The essay also argues that the war brought prosperity to occupied China, Taiwan and Korea (!!! they are still falling over themselves for
), that "it is often those who never directly saw the Japanese military who are spreading rumors about the army's act of brutality" and that the Greater East Asia War is viewed in a positive way by many Asian countries. (Yeah, sure that is why they are so enthusiastic about the Japanese prime minister visiting Yasukuni.
) Tamogami also criticized the war crimes trials which followed the war. That was even too much for prime minister Taro Aso (really no leftist at all and himself a vocal opponent of female succession) who called Tamogami decision's to write this essay "extremely inappropriate".
Well, in the next year it was young Takeda who won this marvellous prize with his aforementioned essay...
The sponsor of the contest, a prominent businessman called Takeda “the chosen one”
So, I am sorry to say it, but there are quite a few “young dinosaurs” in Japan, so to speak.
As I recall, before Hisahito was conceived, there were some calls, from this very vocal and very conservative minority to bring back concubines!
From what I read, most in Japanese government who would not go for that - did not want the rest of the modern world to think Japan was that backwards. Any truth to that?
Actually, it was a member of the imperial family, Prince Tomohito of Mikasa, who proposed it although imperial family members are supposed to absolutely refrain from commenting on political matters. (Neither the emperor nor the crown prince have ever publicly given an opinion.) "I wholeheartedly support it," the prince wrote about a revival of the concubine system, "but I think that the social mood inside and outside the country may make it a little difficult." This proposal was never seriously considered but it changed the atmosphere - for worse. http://www.taipeitimes.co...s/2005/12/29/2003286524/2
Hiroyuki Yoshikawa, chairman of the succession advisory panel and president of the National Institute of Advanced Industry, Science and Technology, admitted to being 'very unhappy' at the prince's comments. 'It is quite possible that they would have an influence on society's thinking but they were beyond the scope of our discussions,' he said. In the month since the report was submitted to the government to be examined, Professor Yoshikawa has been permanently accompanied by two bodyguards. His report is unpopular in right-wing circles, which have in the past attacked individuals who do not show what they believe is the appropriate amount of respect to an institution many still believe is headed by a demigod.http://www.scmp.com/porta...60a0a0aRCRD&s=Archive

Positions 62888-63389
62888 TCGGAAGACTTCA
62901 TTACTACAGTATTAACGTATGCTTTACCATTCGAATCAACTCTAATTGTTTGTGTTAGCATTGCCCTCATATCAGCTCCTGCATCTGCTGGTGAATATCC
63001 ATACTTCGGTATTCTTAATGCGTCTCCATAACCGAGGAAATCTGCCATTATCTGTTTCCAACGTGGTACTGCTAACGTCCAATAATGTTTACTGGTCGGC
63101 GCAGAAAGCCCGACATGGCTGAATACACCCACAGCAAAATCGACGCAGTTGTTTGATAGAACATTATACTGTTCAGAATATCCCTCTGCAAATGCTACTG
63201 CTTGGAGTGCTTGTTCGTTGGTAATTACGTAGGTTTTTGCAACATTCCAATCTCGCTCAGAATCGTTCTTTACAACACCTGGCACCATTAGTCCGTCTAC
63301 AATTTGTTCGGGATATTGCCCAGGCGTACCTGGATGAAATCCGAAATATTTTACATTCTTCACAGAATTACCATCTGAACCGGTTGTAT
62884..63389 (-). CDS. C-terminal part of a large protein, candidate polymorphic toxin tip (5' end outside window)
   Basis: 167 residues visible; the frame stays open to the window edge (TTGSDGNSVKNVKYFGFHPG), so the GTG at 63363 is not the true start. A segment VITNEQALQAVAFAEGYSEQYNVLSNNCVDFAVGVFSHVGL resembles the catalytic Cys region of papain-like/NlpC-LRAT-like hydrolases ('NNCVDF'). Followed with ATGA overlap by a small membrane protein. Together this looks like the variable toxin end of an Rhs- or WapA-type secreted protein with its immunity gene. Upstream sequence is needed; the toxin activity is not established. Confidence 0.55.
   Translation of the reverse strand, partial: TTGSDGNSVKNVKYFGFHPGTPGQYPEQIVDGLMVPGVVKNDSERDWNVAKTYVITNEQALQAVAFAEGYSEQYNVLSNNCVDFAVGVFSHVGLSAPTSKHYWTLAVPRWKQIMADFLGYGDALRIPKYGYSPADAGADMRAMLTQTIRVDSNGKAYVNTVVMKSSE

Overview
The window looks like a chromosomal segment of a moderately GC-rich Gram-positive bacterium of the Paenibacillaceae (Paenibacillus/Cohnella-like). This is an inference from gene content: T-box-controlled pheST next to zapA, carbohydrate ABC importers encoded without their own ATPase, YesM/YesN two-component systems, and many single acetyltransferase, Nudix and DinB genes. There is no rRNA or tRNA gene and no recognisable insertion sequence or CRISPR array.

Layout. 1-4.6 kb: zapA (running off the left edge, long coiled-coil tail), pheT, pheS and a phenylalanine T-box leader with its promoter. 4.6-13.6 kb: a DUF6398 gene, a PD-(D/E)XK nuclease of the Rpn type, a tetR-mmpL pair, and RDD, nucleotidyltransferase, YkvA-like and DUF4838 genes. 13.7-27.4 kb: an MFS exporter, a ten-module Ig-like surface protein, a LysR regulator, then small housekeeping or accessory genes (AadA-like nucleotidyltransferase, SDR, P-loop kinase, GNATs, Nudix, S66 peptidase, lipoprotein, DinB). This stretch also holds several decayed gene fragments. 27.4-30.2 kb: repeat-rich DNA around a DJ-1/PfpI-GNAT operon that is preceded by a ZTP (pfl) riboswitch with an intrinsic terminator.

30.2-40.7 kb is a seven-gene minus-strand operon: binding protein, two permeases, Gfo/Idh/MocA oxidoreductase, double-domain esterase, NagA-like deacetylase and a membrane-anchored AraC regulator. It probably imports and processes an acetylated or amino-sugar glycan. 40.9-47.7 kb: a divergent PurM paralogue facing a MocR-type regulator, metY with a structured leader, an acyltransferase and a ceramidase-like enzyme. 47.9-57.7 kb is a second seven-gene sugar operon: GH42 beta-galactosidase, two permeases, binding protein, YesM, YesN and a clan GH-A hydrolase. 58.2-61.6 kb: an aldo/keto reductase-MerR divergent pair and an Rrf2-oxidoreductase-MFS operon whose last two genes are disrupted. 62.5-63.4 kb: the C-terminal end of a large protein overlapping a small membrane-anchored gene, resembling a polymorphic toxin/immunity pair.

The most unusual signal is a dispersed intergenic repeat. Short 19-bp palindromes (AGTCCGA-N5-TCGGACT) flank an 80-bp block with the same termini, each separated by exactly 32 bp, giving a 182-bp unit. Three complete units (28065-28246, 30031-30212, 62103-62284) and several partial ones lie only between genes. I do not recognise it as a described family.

Prince Tomohito's comments are encouraging these groups' opposition, the professor believes. And now he fears for his safety.
'This outburst, I think, took the Japanese by surprise because it's very clearly an honest outpouring of the prince's personal feelings, but I also think it shows how a quintessential member of the Imperial Household like him is so completely out of touch with reality,' said Noriko Hama, a professor at Kyoto's Doshisha University. 'It looks as if he is panicking because all that he has ever believed in and upheld was wrapped up in the imperial family and the Japanese nation, and now he sees it crumbling before his eyes,' he said. 'It seems he does not think very highly of the Crown Prince or the Crown Princess because he sees them as modernisers. 'He has obviously had a very different upbringing in a very different era and he sees himself as the last line of defence of the male line being continued in the imperial family,' he said, adding that a clear family feud was occurring behind the palace walls between those who wish to bring the monarchy into the modern era and those fighting to keep it untouched and untouchable.